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The Tattered Box Paperback – 16 December 2016
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About the Author
- Publisher : Paul Schumacher (16 December 2016)
- Language : English
- Paperback : 270 pages
- ISBN-10 : 0997955309
- ISBN-13 : 978-0997955309
- Dimensions : 13.97 x 1.73 x 21.59 cm
- Customer Reviews:
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John is a typical teenager in that he has heard all of his grandfather Bill’s stories before, and gets irritated when he brings them up time and time again. One day Bill brings out a box of old objects, treasures to him but a bore to John. A little later John goes to play in a baseball game and gets clocked in the head by a ball. When he wakes up he is in 1941 and has assumed the body of a youngster named John who is friends with Bill. As the war approaches, John and Bill share many events and John learns why the objects have become treasures.
So many people are guilty of brushing aside the older generation’s tales with excuses of “it’s not relevant in modern life” or “we’ve heard it all before” without realising that this was actually part of a person’s life and that one day we will do the same. John learned what it was like to have a father, to be faced with an uncertain future and to deal with death, as well as enjoy the simpler things in life. I did find it strange that he was only a little worried about going back in time and just assumed it would be ok to take over this person’s life for an indeterminate amount of time. The writing was a little too “articulate” for the time period too considering John was only 18. His dialogue or emotions attributed to him were often too mature like “She barely acknowledged me, yet her posture did not portray rudeness” or “Yet she bore a noticeably fraught anxiety on her face.”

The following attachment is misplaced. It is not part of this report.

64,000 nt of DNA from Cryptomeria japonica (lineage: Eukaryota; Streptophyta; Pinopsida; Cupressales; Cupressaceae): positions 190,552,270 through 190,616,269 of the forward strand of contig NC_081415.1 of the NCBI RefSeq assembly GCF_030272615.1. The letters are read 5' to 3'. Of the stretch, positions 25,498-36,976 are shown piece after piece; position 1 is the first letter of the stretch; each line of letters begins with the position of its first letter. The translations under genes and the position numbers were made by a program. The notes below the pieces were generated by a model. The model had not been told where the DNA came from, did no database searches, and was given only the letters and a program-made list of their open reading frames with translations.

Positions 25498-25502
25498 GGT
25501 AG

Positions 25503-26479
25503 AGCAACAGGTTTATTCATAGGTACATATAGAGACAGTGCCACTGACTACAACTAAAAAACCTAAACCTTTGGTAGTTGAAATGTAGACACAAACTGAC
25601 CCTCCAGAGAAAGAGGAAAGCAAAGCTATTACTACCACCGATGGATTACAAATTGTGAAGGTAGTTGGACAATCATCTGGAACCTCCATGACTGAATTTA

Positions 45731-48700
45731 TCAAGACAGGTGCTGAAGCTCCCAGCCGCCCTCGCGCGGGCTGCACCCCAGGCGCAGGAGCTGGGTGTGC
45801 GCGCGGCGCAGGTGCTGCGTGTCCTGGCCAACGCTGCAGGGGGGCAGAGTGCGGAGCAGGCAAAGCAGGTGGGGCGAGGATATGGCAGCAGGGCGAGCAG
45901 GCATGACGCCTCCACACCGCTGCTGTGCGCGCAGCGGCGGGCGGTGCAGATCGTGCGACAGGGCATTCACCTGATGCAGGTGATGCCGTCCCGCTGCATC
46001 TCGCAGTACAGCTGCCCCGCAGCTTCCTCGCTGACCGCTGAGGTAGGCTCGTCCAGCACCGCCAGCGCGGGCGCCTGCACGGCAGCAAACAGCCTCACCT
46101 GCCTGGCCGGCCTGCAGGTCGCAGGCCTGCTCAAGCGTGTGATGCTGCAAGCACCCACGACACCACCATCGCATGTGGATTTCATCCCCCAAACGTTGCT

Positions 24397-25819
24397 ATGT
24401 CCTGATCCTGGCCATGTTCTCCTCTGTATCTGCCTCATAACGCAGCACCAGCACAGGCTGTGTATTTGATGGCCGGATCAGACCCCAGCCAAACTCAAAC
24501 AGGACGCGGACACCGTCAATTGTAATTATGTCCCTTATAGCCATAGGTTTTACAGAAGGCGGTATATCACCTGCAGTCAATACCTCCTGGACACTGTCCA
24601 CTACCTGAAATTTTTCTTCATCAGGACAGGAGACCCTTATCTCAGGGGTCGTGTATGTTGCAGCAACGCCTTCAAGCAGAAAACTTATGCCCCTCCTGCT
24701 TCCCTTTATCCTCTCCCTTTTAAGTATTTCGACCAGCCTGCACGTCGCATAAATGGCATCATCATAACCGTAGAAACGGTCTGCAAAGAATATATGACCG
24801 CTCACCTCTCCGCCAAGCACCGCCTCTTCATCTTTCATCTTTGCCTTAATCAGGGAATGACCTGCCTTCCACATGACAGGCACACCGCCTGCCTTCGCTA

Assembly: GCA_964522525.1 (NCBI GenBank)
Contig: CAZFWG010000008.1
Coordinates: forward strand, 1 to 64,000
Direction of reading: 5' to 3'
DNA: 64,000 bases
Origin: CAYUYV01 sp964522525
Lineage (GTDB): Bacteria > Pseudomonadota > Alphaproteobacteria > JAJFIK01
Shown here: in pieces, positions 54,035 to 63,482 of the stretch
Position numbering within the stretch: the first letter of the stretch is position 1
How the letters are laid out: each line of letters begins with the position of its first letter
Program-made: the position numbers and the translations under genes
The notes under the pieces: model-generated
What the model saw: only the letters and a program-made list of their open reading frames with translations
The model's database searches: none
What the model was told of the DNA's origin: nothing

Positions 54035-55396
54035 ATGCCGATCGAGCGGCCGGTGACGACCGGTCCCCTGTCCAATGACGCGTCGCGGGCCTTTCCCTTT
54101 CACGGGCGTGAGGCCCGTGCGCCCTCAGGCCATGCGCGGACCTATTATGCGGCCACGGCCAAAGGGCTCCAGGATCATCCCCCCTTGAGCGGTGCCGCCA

Overall I enjoyed how John was able to see his grandfather as a person and participate in some of the experiences that made him who he was. We have a lot to learn from others and while we are prone to try and bring in our own experiences, sometimes we must just quieten down and absorb.
John's single-parent family includes his mom, his sister, and his grandpa. The story kicks off when Grandpa gives him an old, musty box of his treasured mementos, perhaps a lavish chest of diamonds and gold, John crassly thinks, but that was not meant to be. Instead, when he opens it, to his disappointment John discovers a rather mundane, random collection of this and that amounting to little of the value he had hoped for. He eventually comes to know that the box's contents are far more important than what he sought.
One day in the present, John and his friends are playing a pick-up baseball game among neighborhood kids when a line drive smacks him square in the head. It is then when this reaching-an-understanding narrative really begins. John awakens back in 1941 and soon learns that he is his teenage grandpa's best buddy.
What ensues is a series of episodes involving the two of them and their friends, as John uncovers the significance of each of the mementos from the tattered box. The stories are emotionally compelling and meaningful, as they follow one after the other in Grandpa's soft, touching memories. A mitten! An eagle feather! A toothpick! Those and the other keepsakes provide the basis for an awakening in John as he learns what could not be expressed but what was always unspoken in Grandpa's stories, that the things that really matter are not what they may initially appear to be.
The Tattered Box is a wonderful read that prompts us to consider what mementos in our lives we would gather to tell our stories, in our sunset years, of how we all got there. Skillfully, the author ends one chapter with a hint of something happening next that compels the reader to keep the book in his hands and move on without delay. And so the story delivers, again and again, until it ends and he mutters silently to himself,